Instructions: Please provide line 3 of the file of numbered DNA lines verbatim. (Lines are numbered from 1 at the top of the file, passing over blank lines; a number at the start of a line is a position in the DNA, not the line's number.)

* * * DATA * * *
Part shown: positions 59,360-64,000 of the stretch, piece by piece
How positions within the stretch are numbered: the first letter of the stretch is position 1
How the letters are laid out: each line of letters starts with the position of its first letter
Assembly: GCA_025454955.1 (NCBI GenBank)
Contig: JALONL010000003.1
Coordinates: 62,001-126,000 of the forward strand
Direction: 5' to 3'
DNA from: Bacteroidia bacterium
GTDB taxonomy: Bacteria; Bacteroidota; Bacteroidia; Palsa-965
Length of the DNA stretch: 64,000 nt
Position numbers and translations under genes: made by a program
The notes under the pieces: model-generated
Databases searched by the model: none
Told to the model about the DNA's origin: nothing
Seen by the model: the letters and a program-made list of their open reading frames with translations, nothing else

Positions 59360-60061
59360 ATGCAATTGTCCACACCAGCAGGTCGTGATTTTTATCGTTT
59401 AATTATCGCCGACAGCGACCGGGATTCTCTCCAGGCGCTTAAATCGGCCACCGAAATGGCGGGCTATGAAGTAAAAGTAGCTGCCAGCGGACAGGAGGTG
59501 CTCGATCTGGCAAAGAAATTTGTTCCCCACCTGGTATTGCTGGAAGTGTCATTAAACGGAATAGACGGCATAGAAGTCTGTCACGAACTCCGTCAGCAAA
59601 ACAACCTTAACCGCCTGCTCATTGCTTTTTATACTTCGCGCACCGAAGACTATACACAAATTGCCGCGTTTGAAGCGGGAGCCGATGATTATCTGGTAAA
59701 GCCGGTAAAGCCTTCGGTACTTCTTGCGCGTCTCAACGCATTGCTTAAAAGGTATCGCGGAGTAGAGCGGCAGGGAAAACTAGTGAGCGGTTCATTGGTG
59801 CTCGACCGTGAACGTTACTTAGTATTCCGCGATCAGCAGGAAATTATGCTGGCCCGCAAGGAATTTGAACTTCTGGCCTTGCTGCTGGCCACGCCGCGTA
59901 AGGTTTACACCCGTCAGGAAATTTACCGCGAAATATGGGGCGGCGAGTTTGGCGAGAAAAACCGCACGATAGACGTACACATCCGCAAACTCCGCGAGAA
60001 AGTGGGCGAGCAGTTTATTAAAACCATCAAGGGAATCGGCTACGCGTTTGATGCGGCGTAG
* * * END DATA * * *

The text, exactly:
How the letters are laid out: each line of letters starts with the position of its first letter